Heat and Temperature
Reading: Textbook Chapter 14 p.470-493
What is Heat?
Heat is the thermal energy of the particles in a substance due to the kinetic energy of the particles moving. Look at the cool images of thermal energy, heat, at the What is Heat? web site.
Temperature is the measure of how hot or cold something is; specifically, a measure of the average kinetic energy of the particles in an object. When we touch an object, such as the hood of an automobile, we are getting a rough sense of the temperature of the object. The particles in an object is constantly moving. Each moving particle as kinetic energy. The more the particle moves the more kinetic energy it has. Therefore, as the kinetic energy increases the temperature increases.
A Thermometer is an instrument that measures and indicates the temperature. Common thermometers rely on expansion. A liquid thermometer uses the expansion of a liquid, alcohol or mercury, to indicate changes in temperature.
Thermometers can use different methods. Liquid thermometers can measure only temperature within a certain range. A refrigerator thermometer is based on the expansion of metal. A digital thermometer is designed to measure temperature changes by noting change in electric current.
Fahrenheit and Celsius are common scales used for measuring temperature. The degrees on the Fahrenheit scale are called degrees Fahrenheit or F°, water freezes at 32°F and boils at 212°F.
The United States is about the only country that used the Fahrenheit scale, other countries use the Celsius scale. The Celsius scale give a value of 0°C to the freezing point of water and a value of 100°C to the boiling of water.
To convert one scale to the other, use one of the following formulas.
Fahrenheit temperature = (1.8 X Celsius temperature) + 32
F= 1.8C + 32
Celsius temperature = Fahrenheit temperature - 32/ 1.8
C= F-32 / 1.8
The Kelvin scale is based on absolute zero. Absolute zero is the lowest temperature possible, the temperature at which molecular energy or movement of particles is 0. This temperature is 0 on the Kelvin scale and -273.16°C.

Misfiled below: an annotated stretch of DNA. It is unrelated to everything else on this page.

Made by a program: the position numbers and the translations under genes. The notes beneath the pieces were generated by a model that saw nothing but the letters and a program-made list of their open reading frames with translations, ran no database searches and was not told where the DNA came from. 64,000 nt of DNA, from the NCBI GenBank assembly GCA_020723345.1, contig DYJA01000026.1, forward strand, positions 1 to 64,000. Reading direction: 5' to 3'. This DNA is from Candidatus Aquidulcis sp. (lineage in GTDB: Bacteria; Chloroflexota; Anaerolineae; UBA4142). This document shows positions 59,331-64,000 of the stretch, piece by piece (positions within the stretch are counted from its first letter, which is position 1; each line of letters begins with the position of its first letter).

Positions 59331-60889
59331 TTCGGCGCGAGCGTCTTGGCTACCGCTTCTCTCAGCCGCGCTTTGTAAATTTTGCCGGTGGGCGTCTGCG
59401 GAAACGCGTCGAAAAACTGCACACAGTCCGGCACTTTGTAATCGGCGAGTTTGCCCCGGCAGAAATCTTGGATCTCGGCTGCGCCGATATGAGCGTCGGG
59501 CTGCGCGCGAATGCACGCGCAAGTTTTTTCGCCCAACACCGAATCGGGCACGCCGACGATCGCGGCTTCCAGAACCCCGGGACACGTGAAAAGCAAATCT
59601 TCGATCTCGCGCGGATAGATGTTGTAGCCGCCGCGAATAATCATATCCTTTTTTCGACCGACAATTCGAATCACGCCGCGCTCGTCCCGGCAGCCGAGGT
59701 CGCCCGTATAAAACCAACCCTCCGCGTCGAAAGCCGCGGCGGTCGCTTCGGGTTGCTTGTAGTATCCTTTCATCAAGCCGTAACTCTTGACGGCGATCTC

Kelvin temperature = Celsius temperature + 273
K = C + 273
Relating Temperature to Energy Transfer
The feeling associated with temperature differences results from energy transfer. For example, when you hold an ice cube, the molecules in the ice are moving slower than the molecules in your hand. The faster moving molecules of your hand transfer energy to the slower moving molecules in the ice causing those molecules to speed up and their kinetic energy to increase. This causes the ice to melt.
Temperature changes indicate an energy transfer. Heat is the energy transferred between objects that are at different temperatures. The transfer of energy always takes place from a substance of higher temperature to lower temperature. You can use temperature to predict which way energy transfer is occurring.
Complete the learning activity Work and Power.
Go to assignments and do questions 1-5.
Methods of Energy Transfer
1. Conduction is the transfer of energy as heat through a material. Conduction takes place when two objects that are in contact are at unequal temperatures.
2. Convection is the movement of matter due to differences in density that are caused by temperature variations. Convection results from the movement of warm fluids, including air. The heated fluid expands and rises about the cooler fluid. Heated fluids have convection currents. Convection currents are the vertical movement of air currents due to temperature variations.
3. Radiation is the energy that is transferred as electromagnetic waves, such as visible light and infrared waves. Radiation does not require physical contact between objects. Radiation differs from conduction and convection in that it does not involve the movement of matter. Radiation is the only method of energy transfer that can take place in a vacuum, such as outer space. Much of the energy we receive from the sun is transferred by radiation.
Heat transfer type shown using thermal imaging can be seen at Cool Cosmos Heat & Temperature.
Go to assignments and do questions 6-9.
Conductors and Insulators
Any material through which energy can be easily transferred as heat is called a conductor. For example, pans must be able to conduct energy for cooking.
Insulators are materials that do not easily transfer energy. For example, materials used for the roof and walls of buildings are made of material that do not easily transfer energy. Energy is transferred by the collision of particles.
Specific heat describes how much energy is required to raise an object's temperature. Specific heat can be used in calculations to predict the effects of larger temperature changes for masses other than 1kg. The following formula is used when predicting energy used.
energy = (specific heat) x (mass) x (temperature change)
Go to assignments and do questions 10-16.